According to Quigley, however, while consumers might very well want to get their retail service providers (RSPs) to install additional access points, for example, a port in the lounge room to support IPTV services, there were lots of other options, such as running Ethernet over in-home electrical wiring.

"That $3000 to $6000 per home, I have no idea where it came from," Quigley said. "It isn't factual at all."

Pipe Networks CEO Bevan Slattery, also speaking at the Congress, was sceptical of Quigley's claims, noting it was still early days and that consumers hadn't yet been forced to choose between the NBN and their legacy Telstra connections. "Let's see those numbers when they cut the copper," he said. "Let's see the stats on how many people in those houses still have their phone line."

Quigley also addressed "media hysteria" around the decommissioning of Telstra's copper network.

"Some parts of the network are getting quite old," Quigley said. "Almost everywhere in the world where they are doing new fixed-line roll-outs, they are doing it in fibre. [Holding onto Australia's copper] makes no sense at all. [Assuming the deal with Telstra goes through] we will be decommissioning the copper with the fibre. End users get all the same services and then some, so I'm not so worried why they would be worried about that."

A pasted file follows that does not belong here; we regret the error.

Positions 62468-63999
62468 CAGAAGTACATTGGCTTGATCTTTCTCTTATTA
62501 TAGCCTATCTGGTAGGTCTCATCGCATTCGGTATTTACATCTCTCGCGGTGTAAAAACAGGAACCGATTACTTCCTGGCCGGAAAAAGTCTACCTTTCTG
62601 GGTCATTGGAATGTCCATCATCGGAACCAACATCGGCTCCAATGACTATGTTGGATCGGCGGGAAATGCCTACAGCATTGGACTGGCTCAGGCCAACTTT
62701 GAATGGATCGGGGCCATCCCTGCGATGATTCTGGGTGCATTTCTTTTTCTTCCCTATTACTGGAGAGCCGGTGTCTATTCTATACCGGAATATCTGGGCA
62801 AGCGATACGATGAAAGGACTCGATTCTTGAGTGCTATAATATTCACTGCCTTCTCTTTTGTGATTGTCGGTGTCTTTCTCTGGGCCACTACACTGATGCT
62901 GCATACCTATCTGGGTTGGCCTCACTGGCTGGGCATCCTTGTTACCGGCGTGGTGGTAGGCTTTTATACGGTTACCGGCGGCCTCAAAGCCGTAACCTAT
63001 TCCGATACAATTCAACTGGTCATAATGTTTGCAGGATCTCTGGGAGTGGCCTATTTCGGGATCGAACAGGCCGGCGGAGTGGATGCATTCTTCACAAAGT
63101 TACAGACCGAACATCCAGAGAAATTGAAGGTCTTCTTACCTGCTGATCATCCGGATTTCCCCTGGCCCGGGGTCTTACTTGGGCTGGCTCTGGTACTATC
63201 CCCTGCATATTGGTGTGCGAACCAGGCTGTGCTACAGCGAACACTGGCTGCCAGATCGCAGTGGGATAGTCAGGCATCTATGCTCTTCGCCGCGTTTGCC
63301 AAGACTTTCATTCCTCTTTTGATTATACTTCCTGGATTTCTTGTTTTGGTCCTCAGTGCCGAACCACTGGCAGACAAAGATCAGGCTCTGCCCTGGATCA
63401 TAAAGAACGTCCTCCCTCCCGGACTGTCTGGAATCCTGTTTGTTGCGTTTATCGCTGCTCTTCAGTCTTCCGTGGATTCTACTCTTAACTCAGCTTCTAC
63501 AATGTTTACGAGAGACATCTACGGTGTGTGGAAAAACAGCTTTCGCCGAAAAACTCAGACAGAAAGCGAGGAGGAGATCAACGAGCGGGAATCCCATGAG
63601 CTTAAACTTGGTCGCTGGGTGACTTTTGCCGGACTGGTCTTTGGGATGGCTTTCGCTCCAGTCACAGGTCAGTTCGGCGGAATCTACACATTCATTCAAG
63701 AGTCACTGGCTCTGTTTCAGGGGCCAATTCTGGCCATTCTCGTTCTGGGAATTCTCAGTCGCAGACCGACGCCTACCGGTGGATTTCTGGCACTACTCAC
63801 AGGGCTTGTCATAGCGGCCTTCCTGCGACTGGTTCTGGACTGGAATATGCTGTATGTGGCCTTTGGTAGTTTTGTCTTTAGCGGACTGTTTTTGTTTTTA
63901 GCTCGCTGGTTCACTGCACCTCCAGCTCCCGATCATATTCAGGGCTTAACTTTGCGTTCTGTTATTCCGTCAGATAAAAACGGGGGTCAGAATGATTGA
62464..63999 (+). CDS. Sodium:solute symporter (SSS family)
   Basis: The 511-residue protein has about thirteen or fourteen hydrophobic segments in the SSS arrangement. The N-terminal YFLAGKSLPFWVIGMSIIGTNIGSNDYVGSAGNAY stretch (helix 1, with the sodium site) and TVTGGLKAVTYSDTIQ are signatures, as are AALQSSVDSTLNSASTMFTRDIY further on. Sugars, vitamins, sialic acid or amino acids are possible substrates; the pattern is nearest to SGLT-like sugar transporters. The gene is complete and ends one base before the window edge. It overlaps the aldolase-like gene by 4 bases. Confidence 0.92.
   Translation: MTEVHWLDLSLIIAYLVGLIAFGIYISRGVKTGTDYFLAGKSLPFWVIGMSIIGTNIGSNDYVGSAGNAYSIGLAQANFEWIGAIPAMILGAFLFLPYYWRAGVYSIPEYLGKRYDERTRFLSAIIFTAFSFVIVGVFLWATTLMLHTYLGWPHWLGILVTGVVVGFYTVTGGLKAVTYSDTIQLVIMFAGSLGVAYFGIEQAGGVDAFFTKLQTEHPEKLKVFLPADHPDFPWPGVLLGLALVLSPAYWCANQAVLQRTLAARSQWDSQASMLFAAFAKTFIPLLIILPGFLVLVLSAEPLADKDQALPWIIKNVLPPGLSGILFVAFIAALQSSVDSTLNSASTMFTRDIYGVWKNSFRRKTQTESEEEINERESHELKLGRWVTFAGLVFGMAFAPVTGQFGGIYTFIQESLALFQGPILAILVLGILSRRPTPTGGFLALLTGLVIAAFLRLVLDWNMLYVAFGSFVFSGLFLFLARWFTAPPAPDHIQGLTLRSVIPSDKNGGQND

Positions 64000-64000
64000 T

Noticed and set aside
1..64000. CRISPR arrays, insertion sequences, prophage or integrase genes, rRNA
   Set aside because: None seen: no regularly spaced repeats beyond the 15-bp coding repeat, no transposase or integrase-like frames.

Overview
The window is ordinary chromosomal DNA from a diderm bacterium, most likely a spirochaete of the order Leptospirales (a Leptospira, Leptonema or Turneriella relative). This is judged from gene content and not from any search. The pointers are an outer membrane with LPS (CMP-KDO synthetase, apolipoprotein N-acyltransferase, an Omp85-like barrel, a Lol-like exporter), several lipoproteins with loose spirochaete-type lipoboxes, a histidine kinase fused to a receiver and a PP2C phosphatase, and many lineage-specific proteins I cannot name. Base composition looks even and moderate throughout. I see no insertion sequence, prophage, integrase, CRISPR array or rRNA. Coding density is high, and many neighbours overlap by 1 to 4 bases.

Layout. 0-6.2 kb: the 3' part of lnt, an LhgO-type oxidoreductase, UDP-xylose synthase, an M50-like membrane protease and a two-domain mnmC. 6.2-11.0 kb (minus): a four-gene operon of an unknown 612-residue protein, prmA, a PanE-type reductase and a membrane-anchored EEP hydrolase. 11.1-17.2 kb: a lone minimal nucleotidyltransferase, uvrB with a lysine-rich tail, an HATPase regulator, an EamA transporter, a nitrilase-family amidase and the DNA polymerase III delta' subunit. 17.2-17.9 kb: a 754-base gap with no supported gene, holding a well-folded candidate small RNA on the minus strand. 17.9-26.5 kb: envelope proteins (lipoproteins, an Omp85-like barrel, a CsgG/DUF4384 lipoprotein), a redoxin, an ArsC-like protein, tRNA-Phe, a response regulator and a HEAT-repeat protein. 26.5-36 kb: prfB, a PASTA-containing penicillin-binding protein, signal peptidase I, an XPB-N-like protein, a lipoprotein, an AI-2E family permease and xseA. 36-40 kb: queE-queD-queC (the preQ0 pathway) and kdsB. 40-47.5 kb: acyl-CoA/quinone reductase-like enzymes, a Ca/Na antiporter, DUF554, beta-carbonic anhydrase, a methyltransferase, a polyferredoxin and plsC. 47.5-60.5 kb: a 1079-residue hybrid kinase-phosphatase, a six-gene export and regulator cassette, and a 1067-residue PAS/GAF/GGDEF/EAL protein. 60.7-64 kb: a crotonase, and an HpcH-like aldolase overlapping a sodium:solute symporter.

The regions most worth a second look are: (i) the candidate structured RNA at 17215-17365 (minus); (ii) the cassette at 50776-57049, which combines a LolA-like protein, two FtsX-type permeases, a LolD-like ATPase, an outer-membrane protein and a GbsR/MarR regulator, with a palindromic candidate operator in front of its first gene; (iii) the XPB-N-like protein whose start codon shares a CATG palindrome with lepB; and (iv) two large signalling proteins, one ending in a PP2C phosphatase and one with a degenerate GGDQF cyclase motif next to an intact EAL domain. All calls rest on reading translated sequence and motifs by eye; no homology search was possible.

"We of course have to deal with the issues around retiring the copper and bringing in a new technology platform. But we have to take a realistic view of this: the fibre network will serve the nation for the next 50 years."

He also confirmed that NBN Co is on track to deliver a business case and three-year roll-out plan by the end of October.

Topics: NBN, Broadband, Networking, Telcos, Telstra


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  • The comment by Mr Quigley about internal wiring seems strange. I wonder why businesses spend fortunes cabling to cat 6 and above, when any old telephone cabling will do to pass 100Mbit/sec?
    Blank Look